Lyndsay is already raising her company’s profile by featuring reviews of her products by mommy bloggers via Facebook and Twitter. Cohen suggests taking this a step further: arrange demos at meet-up groups for moms to build word-of-mouth buzz. “Start and grow from there to organizations for nursing mothers, Ob-Gyns and working moms,” she suggests. And to extend Lyndsay’s media reach, Cohen suggests sending pitch letters to members of the media saying she’s available for interviews not just about her product but also on key topics like breastfeeding.
Prepping for Growth
The Expert Andrew Sherman, an attorney and partner in the Washington, DC, office of Jones Day and author of small-business books including Harvesting Intangible Assets Legal eagle Andrew Sherman showed Lyndsay how to avoid common mistakes that derail small firms, especially those that share her company’s goal of winning distribution deals with big retailers.
As Sherman points out, Lyndsay’s in a perfect position to gather intelligence on how to work with a big retailer because she’s already working with one: Amazon. She participates in Amazon’s storefront program for small businesses, whose fees start at $40 a month for unlimited sales. Building brand recognition on social media to drive sales on Amazon and through other outlets should help attract other big retailers, Sherman says.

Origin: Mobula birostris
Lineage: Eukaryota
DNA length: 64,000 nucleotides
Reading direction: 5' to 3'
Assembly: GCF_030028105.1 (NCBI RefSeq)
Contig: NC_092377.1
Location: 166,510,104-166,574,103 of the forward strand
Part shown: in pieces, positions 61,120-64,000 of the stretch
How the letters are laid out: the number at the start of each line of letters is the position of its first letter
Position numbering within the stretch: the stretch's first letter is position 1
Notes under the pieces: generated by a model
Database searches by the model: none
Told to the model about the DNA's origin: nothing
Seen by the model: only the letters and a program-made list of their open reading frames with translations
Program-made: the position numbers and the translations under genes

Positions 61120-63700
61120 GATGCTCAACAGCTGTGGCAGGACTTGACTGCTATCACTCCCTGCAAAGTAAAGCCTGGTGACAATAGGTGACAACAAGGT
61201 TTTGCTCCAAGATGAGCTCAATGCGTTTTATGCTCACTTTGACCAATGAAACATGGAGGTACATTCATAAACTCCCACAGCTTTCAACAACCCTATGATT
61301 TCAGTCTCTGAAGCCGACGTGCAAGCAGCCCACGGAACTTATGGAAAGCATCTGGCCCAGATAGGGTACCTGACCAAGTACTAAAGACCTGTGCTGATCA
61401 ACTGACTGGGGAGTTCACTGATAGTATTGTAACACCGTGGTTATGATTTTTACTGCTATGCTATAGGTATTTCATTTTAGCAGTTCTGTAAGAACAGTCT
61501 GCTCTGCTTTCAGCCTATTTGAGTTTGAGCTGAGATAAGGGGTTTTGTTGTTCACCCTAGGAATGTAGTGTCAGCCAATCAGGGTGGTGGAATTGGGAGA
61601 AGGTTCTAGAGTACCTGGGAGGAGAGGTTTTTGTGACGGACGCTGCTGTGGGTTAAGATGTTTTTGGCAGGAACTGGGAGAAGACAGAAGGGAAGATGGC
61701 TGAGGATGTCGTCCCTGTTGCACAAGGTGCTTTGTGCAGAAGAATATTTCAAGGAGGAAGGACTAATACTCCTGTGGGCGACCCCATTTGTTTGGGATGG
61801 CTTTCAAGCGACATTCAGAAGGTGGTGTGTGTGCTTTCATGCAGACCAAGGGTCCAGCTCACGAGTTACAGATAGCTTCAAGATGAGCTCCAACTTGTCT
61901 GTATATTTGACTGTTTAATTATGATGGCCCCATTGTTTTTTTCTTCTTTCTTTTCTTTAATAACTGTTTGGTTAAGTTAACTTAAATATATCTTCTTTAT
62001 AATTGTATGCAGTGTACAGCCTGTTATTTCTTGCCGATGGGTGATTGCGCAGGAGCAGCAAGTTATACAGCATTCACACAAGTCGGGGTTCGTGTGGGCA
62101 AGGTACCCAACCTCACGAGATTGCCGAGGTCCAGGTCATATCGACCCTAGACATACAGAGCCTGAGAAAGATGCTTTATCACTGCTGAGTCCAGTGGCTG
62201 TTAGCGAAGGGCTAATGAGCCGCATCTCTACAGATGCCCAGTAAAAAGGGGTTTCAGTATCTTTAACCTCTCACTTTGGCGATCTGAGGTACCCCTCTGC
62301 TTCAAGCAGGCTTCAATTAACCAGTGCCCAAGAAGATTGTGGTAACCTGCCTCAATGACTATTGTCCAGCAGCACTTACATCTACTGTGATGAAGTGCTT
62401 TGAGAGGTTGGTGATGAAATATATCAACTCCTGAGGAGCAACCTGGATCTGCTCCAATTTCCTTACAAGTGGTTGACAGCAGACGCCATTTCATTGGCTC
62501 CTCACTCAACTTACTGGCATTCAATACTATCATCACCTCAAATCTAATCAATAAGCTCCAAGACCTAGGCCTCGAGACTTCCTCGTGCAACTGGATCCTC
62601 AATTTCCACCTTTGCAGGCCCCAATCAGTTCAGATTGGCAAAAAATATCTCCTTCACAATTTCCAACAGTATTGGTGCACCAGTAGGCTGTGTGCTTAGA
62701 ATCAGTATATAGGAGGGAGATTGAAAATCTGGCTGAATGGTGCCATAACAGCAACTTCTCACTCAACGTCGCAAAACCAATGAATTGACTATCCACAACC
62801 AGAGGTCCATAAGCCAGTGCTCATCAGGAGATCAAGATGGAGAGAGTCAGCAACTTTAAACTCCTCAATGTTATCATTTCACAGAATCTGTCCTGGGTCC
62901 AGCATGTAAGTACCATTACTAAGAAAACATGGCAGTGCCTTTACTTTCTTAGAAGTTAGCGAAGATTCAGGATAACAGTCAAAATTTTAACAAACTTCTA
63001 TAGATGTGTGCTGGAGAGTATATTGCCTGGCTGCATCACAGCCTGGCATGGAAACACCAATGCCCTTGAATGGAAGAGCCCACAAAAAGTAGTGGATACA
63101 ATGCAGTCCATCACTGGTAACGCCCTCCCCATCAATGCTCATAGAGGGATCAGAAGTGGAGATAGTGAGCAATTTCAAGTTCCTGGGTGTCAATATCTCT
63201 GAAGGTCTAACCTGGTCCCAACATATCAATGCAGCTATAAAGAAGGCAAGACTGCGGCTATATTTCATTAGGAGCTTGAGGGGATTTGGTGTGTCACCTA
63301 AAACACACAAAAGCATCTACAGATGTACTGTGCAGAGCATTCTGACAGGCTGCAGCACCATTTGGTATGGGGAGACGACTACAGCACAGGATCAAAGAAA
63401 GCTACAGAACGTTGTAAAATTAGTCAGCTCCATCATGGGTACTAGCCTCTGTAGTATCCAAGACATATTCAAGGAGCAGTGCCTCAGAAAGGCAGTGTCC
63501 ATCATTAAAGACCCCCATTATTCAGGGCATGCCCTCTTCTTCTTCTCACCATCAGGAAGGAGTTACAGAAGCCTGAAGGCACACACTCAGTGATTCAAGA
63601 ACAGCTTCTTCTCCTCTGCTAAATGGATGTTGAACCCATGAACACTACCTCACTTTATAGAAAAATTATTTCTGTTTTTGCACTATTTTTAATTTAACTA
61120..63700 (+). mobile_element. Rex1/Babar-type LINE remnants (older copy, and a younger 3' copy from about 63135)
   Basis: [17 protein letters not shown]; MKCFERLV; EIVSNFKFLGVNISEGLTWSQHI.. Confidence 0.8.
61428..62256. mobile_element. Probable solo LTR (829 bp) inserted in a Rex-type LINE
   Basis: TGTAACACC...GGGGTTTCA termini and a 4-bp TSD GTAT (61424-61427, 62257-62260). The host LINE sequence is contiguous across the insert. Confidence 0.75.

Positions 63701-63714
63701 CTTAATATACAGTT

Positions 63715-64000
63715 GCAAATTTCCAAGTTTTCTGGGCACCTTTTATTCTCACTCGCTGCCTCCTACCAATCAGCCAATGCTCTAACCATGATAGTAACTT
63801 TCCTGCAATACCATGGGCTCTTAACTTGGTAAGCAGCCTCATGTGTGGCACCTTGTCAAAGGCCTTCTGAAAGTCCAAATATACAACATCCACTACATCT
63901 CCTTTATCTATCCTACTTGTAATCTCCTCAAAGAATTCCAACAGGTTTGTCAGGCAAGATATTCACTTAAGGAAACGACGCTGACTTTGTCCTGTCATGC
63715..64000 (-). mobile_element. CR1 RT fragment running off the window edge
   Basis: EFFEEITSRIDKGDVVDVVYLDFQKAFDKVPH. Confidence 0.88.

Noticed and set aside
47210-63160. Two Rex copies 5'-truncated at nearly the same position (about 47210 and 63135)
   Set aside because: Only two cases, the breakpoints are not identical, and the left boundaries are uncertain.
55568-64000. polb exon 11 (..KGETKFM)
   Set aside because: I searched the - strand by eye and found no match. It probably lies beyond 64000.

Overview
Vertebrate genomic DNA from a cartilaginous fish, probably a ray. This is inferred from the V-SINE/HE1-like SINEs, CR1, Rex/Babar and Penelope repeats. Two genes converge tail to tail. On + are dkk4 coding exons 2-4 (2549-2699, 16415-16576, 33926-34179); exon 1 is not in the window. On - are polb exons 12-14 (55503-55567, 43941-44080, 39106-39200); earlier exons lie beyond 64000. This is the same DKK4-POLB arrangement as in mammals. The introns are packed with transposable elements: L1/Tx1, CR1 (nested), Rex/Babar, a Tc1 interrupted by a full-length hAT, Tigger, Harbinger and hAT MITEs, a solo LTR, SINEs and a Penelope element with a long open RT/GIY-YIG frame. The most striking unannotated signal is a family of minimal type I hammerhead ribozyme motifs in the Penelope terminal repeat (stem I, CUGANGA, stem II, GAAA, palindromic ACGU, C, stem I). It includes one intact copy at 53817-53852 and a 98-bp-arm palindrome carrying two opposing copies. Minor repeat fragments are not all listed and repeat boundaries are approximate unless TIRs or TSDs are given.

“In today’s web 2.0 social-media driven world, you’re a lot better off taking the route Lyndsay is taking and building up critical mass so a larger retailer is contacting you—and you’re not one of fifty-seven people in line.” To build a strong foundation for the business, Sherman stresses the importance of continually fine-tuning the product before taking on contracts with big retailers— something Lyndsay had already begun in response to customer feedback by making the straps of her product a little shorter. “It’s one thing to make 400 to 500 units that function properly,” he says. “It’s another thing to make 500,000 units that do so.”
Once Lyndsay begins producing in a factory, she’ll need to adopt the type of formal quality-control systems any manufacturer would use. As she gets ready to manufacture, Sherman recommends she explore options for financing supplies, because the cost could run into many thousands of dollars if she gets a huge order.
He suggests the Minnesota-based mom contact her alma mater, University of Minnesota, to see if there’s any group of private investors, known as angels, who’d be interested in investing, or she could check out Angel List (angel.co) to find local private investors. He also suggests looking for knowledgeable management talent to add to her team in the future and putting together a volunteer advisory board of businesspeople in her community who are willing to gather each quarter to offer strategic advice.